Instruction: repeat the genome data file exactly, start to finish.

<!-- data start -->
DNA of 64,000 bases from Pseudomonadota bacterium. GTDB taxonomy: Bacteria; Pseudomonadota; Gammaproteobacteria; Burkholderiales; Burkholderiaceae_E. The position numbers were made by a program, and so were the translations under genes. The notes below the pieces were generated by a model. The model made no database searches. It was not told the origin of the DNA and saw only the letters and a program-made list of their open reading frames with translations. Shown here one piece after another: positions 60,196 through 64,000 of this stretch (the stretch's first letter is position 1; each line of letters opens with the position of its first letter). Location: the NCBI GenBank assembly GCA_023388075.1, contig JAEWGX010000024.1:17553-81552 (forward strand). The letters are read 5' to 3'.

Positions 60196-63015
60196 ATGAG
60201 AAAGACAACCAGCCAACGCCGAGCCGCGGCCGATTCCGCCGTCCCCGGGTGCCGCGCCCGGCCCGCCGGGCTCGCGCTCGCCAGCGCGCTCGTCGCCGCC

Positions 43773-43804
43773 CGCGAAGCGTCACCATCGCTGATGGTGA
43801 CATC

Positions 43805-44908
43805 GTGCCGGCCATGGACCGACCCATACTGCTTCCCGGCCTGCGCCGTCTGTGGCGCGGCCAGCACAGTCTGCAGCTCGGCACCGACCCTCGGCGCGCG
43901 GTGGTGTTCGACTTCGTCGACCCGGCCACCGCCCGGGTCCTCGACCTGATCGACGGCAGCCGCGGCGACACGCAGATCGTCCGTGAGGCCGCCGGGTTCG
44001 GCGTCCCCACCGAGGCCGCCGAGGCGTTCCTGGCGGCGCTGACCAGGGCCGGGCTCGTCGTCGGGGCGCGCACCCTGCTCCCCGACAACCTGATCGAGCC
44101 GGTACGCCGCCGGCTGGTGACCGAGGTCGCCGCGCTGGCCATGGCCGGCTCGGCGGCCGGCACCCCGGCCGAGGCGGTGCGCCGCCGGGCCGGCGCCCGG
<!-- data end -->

DNA of 64,000 bases from Pseudomonadota bacterium. GTDB taxonomy: Bacteria; Pseudomonadota; Gammaproteobacteria; Burkholderiales; Burkholderiaceae_E. The position numbers were made by a program, and so were the translations under genes. The notes below the pieces were generated by a model. The model made no database searches. It was not told the origin of the DNA and saw only the letters and a program-made list of their open reading frames with translations. Shown here one piece after another: positions 60,196 through 64,000 of this stretch (the stretch's first letter is position 1; each line of letters opens with the position of its first letter). Location: the NCBI GenBank assembly GCA_023388075.1, contig JAEWGX010000024.1:17553-81552 (forward strand). The letters are read 5' to 3'.

Positions 60196-63015
60196 ATGAG
60201 AAAGACAACCAGCCAACGCCGAGCCGCGGCCGATTCCGCCGTCCCCGGGTGCCGCGCCCGGCCCGCCGGGCTCGCGCTCGCCAGCGCGCTCGTCGCCGCC

Positions 43773-43804
43773 CGCGAAGCGTCACCATCGCTGATGGTGA
43801 CATC

Positions 43805-44908
43805 GTGCCGGCCATGGACCGACCCATACTGCTTCCCGGCCTGCGCCGTCTGTGGCGCGGCCAGCACAGTCTGCAGCTCGGCACCGACCCTCGGCGCGCG
43901 GTGGTGTTCGACTTCGTCGACCCGGCCACCGCCCGGGTCCTCGACCTGATCGACGGCAGCCGCGGCGACACGCAGATCGTCCGTGAGGCCGCCGGGTTCG
44001 GCGTCCCCACCGAGGCCGCCGAGGCGTTCCTGGCGGCGCTGACCAGGGCCGGGCTCGTCGTCGGGGCGCGCACCCTGCTCCCCGACAACCTGATCGAGCC
44101 GGTACGCCGCCGGCTGGTGACCGAGGTCGCCGCGCTGGCCATGGCCGGCTCGGCGGCCGGCACCCCGGCCGAGGCGGTGCGCCGCCGGGCCGGCGCCCGG